The thirty miles between Florence and Siena takes you through one of the most famous landscapes in the world of wine. But while the landscape has enduring appeal – gently undulating hills, now smart renovated farms, vineyards, cypresses, woodlands, more vineyards, medieval towns and castles – the wine is little understood.
This is because the second half of the last century saw this famous name go down all sorts of blind alleys. It is undoubtedly a historic wine but one that has only recently begun to settled down with a clear identity. The debate has focused on:
- the zone: the classic area was given its first designation by Cosima III de’ Medici back in 1716 but in the 1930s the name of Chianti was bestowed on a vast area of central Tuscany between Pisa and Arezzo and well south of Siena. It was not until 1996 that the Classico zone was redefined as the historic area between the two historic Tuscan cities. But how many consumers know the difference between Chianti Classico and Chianti?
- mass market or quality wine? The 1970s and 80s saw subsidised expansion of land under vine at the lowest cost and with no regard for quality and the result. The result was a lot of mediocre wine. By contrast, the Chianti 2000 project undertook research into clones of Sangiovese and has enabled Chianti Classico to head in the quality direction. It was spurred on of course by the fame and fortune that was being made by those creating the Super Tuscans, wines made from French grape varieties especially on the Tuscan coast.
- the blend: at least since the later nineteenth century this has been Sangiovese plus secondary additions of other grapes to soften the wine. Up to 20% of the other local grape varieties (usually Canaiolo, Malvasia Nera, Colorino) gives you one result; 20% of Merlot, Cabernet or Syrah a completely different one. So should Classico be a defined Tuscan style or an international red with a Tuscan twist?
- oak ageing: should the wines be aged in small French barriques, older or newer, or in traditional, larger Slavonian oak barrels? Or in other words, should the fruit have a suave aroma of vanilla and tobacco or the more neutral if perceptible notes of balsamic, cloves and leather?
These questions were given a pretty clear answer in a blind tasting of Chianti Classico wines from the very good 2006 vintage, mostly sourced from the Wine Society. The selection may of course simply reflect the preferences of their buyers but it showed that Classico does now have a clear identity:
- pale to mid ruby red
- distinctive aromas of sour cherry, fresh and dried fruit plus a moderate veneer of oak ageing
- an absolute maximum of 10% of non-Tuscan grapes. More than that and the wines may be good but they won’t be Chianti Classico in style, whatever it says on the label
- good fruit on the palate (but certainly not fruit led) with moderate to high acidity and tannins. The wine at this quality level is no longer either thin or tough as it was in the past, but it is no pushover either – it is quite rightly a wine of medium intensity, complex, lively and refreshing.
- an excellent wine to accompany food including fatty/salty food such as prosciutto or tomato based sauces; good persistence.
Chianti Classico seems to have found its proper and distinctive place in a world awash with big, fruit led, wines – and long may it continue in this style.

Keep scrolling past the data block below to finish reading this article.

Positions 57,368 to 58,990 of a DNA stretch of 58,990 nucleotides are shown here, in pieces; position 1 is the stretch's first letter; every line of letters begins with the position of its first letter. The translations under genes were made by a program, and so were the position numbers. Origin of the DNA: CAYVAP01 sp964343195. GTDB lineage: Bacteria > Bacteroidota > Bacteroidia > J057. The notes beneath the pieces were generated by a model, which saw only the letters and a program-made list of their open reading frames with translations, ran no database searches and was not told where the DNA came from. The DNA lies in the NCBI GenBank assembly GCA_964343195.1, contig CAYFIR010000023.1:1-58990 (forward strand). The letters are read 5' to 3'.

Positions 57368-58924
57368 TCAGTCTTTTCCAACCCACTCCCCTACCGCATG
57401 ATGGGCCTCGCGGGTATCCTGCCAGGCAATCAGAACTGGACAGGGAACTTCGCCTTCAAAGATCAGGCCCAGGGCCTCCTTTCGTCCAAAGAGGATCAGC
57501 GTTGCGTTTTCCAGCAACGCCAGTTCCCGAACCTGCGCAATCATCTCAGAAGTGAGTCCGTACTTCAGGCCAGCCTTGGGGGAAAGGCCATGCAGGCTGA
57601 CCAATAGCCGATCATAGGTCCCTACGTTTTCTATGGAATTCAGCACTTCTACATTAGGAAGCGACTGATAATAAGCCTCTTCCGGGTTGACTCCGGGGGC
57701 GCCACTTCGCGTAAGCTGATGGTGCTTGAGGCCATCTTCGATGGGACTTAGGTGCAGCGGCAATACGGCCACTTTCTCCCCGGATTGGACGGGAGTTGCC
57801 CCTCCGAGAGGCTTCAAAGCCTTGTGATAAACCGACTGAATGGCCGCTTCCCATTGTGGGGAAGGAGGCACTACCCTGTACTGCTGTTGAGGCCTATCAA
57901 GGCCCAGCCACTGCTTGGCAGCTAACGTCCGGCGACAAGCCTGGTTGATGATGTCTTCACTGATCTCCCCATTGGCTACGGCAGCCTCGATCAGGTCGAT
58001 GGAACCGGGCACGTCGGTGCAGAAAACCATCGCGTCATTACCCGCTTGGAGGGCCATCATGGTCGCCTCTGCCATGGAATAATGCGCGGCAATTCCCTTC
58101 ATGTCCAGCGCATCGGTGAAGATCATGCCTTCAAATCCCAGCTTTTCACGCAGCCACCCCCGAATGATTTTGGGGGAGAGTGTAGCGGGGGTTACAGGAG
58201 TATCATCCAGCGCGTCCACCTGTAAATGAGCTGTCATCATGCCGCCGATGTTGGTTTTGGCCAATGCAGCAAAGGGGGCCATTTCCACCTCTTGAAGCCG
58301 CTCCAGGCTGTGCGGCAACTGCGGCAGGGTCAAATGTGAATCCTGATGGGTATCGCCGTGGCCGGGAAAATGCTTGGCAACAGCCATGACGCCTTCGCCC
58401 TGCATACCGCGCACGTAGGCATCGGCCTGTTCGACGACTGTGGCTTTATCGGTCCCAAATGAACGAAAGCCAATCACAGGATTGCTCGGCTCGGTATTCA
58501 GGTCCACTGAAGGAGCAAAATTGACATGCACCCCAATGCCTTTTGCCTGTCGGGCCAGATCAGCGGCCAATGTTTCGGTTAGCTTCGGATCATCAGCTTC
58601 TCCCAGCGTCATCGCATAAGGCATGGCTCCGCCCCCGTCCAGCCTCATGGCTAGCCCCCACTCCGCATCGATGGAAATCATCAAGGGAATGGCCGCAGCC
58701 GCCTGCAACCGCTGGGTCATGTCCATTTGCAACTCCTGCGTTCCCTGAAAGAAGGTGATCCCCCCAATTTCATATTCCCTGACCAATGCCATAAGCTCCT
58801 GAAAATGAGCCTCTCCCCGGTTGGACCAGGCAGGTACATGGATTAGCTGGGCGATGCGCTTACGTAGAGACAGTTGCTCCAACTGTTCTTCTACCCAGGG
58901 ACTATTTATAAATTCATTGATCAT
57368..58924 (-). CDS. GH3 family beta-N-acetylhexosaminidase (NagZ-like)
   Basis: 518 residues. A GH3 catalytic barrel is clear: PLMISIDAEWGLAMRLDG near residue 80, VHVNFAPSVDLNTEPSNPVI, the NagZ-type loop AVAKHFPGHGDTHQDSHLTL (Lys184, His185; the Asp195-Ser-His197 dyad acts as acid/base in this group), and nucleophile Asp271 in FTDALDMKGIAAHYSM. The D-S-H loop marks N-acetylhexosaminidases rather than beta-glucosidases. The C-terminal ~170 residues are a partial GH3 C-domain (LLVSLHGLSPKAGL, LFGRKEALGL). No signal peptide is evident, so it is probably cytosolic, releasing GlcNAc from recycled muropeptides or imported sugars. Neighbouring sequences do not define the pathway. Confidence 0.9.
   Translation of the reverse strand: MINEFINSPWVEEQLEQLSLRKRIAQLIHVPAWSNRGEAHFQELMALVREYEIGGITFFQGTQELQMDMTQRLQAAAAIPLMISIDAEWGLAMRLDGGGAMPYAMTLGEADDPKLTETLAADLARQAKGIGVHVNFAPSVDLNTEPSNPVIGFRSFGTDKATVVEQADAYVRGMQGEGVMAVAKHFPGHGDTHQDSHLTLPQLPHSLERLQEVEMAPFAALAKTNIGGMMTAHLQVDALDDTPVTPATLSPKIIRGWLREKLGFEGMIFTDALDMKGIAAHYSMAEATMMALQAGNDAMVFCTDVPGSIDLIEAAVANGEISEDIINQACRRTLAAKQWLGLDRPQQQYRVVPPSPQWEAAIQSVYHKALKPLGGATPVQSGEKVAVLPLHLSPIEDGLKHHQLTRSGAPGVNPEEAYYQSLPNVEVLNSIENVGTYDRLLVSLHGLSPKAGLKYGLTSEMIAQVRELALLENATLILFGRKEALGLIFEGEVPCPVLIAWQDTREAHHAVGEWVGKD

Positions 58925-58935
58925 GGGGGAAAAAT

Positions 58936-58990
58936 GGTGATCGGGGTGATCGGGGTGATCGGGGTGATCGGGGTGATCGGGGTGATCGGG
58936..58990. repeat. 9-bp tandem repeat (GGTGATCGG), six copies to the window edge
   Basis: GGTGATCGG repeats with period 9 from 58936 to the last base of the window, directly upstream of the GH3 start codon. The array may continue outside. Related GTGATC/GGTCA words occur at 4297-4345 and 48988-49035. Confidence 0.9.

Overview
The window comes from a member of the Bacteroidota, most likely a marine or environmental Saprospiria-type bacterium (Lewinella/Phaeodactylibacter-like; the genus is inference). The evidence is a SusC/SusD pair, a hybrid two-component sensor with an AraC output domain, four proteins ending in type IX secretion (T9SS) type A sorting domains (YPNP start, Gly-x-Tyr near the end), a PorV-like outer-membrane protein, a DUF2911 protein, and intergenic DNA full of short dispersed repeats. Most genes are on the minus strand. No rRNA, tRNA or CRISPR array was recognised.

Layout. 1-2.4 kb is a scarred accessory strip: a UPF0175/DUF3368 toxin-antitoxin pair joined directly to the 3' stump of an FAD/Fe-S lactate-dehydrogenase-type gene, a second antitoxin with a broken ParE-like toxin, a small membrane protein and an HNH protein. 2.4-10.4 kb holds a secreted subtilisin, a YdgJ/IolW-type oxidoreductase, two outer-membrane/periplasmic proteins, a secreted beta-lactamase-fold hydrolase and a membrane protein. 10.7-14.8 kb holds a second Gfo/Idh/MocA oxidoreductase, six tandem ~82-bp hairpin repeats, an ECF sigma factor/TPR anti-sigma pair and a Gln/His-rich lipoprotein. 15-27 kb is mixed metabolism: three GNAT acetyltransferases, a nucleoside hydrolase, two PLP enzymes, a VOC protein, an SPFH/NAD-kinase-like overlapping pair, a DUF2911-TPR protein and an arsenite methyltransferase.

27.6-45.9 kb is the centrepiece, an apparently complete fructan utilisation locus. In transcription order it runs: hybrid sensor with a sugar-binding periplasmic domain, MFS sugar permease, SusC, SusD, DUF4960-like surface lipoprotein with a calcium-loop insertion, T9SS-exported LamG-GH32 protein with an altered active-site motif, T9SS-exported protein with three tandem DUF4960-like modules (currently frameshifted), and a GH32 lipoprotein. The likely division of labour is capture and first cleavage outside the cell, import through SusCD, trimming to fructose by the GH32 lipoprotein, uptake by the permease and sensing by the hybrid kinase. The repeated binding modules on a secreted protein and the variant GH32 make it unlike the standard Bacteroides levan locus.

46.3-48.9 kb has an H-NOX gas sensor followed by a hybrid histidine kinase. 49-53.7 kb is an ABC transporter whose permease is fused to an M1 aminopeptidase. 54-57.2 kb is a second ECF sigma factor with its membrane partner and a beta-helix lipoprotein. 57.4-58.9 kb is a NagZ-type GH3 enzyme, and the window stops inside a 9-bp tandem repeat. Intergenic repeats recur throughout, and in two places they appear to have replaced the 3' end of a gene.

Monteraponi 2006, £14
90% Sangiovese, 10% Canaiolo, 12 months 70% in 23hl casks of Allier oak and 30% second passage barriques. Pale ruby, medium intensity aromas, nice pretty palate of cherry leading in the raspberry and strawberry direction, lowish acidity, subtle. Good plus.
Sainsbury’s Taste the Difference Chianti Classico 2006, made by Cecchi from the Villa Cerna estate, £7.50 Sangiovese, Canaiolo and Colorino grapes, but the proportions not declared. Mid ruby, not a fruity nose but spices, eg cloves, good fruit on the palate which faded in intensity quite quickly but then persisted at a lower level, good plus. Worthwhile introduction to the style and held its own with wines up to nearly twice the price
Villa Calcincaia 2006, £11.25
80% Sangiovese, 10% Canaiolo, 10% Merlot, 18 months in Slavonian oak. Initially muted nose which then opened up, quite perfumed, slightly intenser than average of this field, greater acidity, powerful, quite long if not very complex finish. The relatively substantial amount of Merlot does not dominate the wine.
Brolio 2006, £13 The website unhelpfully says: Sangiovese with small addition of other grapes, but probably with some French grapes in the mix because of a deeper colour with a continuing purple tinge. Very good fruit but not a clear Sangiovese profile (?Merlot), good persistence. Very good if heading towards an international style.
Fonterutoli 2006, £16. 90% Sangiovese; 5% Malvasia Nera and Colorino; 5% Merlot. Purply red, denser colour; rich, clove nose; velvety dense fruit, more obvious tannins, very good if slightly international in style
Villa di Vetrice, Chianti Rufina Riserva 2006, £8.50: 90% Sangiovese, 10% Canaiolo. Not Classico of course but from the Rufina area directly East of Florence. The most traditional wine in this tasting. Quite a dense ruby, rich and demanding, Sangiovese very dominant, more tannic than acidic, very good plus if very traditional
An older wine for comparison’s sake, with thanks to David Thomas of Caviste: Castello dei Rampolla, Chianti Classico riserva 1998, generally viewed as a decent but not outstanding year in Tuscany. No grape variety breakdown available. Colour very similar to the 2006s, lively pale to mid ruby red, no signs of ageing; complex nose, cloves, some red fruit, leather, fading fruit on the palate but still quite drying tannins. Drink up.
The clear favourite of the tasting group was the Monteraponi with its subtle ripe fruit. Then came Brolio. My choice was the traditional wine from Vetrice in Rufina – but that’s just a matter of which style you prefer.